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Thank you to everyone that participated in the 2014 Direct Textbook essay contest. We very much enjoy reading your essays and thank you for the opportunity. We look forward to your participation in future Direct Textbook essay contests. Best wishes for the 2014 school year and beyond.
University of Southern California
While doing research for a report on studio musicians, I read through interviews with freelancers. It seemed that the string players violinists, mostly took a stance on their career which I found odd and foreign. They spoke of freelance studio work as a fall from the grace of a soloist's career, but still a more honorable occupation than the orchestral violinist. I was shocked because, as a bassoonist, winning an orchestra job has always been my ultimate goal. I couldn't imagine that anyone would consider a spot in a symphony to be less than spectacular. However, while contemplating the difference between the second bassoon and fifth chair violin, I began to understand.
In the woodwind section, every person plays a singular part, and each note is a particular member of the chord. If the second bassoonist doesn't show up, the chord sounds distinctly different. The music isn't complete. In a violin section, several people play the same part. An absent fifth chair violinist might mean the sound is a little less sparkly, but all of the notes will be covered, and all the chords complete. I believe the reason violinists don't find considerable glory in a symphony position is that they do not experience a great sense of purpose. From what I have witnessed, this results in a great number of extremely gifted and adept individuals who feel as though they have failed, despite years of exertion honing a beautiful craft.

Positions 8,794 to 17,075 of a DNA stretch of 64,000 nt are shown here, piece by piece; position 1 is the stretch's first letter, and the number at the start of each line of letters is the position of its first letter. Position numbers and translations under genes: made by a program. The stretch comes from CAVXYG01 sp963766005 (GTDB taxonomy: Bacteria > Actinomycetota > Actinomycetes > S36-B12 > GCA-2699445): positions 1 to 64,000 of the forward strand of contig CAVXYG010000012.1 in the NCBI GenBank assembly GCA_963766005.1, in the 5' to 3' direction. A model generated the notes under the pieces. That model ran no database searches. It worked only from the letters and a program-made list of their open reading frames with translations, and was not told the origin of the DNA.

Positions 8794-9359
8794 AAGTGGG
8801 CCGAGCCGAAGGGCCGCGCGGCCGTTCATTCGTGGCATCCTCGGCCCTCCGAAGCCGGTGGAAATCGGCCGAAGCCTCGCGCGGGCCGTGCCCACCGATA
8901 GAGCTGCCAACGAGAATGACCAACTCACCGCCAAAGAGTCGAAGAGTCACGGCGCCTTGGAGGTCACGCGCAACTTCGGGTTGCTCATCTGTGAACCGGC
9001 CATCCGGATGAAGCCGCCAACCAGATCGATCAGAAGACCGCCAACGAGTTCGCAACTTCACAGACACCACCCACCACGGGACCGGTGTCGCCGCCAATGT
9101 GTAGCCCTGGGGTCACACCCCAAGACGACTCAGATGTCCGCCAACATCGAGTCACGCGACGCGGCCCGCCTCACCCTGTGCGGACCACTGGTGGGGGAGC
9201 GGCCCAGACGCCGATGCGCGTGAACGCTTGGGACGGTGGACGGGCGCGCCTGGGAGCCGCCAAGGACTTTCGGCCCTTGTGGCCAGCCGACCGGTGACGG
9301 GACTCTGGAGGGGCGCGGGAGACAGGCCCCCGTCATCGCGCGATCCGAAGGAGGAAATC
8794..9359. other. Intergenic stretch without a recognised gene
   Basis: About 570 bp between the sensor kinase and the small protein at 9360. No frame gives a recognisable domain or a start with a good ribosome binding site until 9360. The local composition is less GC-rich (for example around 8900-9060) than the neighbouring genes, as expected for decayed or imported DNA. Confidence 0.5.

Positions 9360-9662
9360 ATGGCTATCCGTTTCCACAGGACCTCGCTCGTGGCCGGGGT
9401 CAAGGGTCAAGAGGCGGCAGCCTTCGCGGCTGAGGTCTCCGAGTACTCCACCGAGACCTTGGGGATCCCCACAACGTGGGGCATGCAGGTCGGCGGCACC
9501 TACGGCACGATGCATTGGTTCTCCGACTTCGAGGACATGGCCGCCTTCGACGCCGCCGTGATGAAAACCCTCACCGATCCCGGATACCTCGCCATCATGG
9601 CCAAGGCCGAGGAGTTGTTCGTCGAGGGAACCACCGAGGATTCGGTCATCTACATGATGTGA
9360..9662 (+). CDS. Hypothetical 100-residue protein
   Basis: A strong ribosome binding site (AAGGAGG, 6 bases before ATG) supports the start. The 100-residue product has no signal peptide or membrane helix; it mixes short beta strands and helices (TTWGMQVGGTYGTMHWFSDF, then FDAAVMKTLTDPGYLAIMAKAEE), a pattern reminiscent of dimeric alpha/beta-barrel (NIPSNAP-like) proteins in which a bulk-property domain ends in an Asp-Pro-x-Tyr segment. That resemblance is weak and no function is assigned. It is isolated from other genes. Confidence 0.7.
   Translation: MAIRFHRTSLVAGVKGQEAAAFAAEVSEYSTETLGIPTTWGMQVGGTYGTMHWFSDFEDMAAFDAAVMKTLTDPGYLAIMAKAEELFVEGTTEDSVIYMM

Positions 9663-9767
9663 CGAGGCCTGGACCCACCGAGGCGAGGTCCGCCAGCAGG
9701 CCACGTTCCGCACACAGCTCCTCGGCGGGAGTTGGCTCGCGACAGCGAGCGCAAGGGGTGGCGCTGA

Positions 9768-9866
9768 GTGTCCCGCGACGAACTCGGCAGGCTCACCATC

Personal purposefulness occurs when someone considers himself necessary toward an end goal. It increases quality of life by raising the self-perceived value or worthiness of an individual and, per human nature, everyone desires to be understood as valuable and worthy. Many people think worth comes in a package deal with attaining valuable objects or high stature, so they work hard to reach these things.
I believe instead that the sense of worth humans seek comes from the purposefulness that is intrinsic to effort. If a person's worth was measured by the value of his objects, the wealthiest people with the most expensive things would experience the highest quality of life (defined here as satisfaction of life). So why would a musician in a top-tier orchestra find a low sense of purpose and worth in his career? It is because his end goal was stature or distinction and so his self-perceived worth could only blossom from these things.
However, the reason purposefulness is inherent to effort is because effort signifies personal growth, and a person is always necessary to his own growth. If those violinists recognized that their purposefulness relied not on what was in their sheet music, but had already been achieved by the effort they exerted toward their ability to play the part that their personal musicianship and growth was the end goal, and that they themselves were crucial toward its completion I believe they (or anyone with a similar realization) would experience a much higher quality of life, independent of any situational factor.
University of Southern Mississippi
Eastern Connecticut State University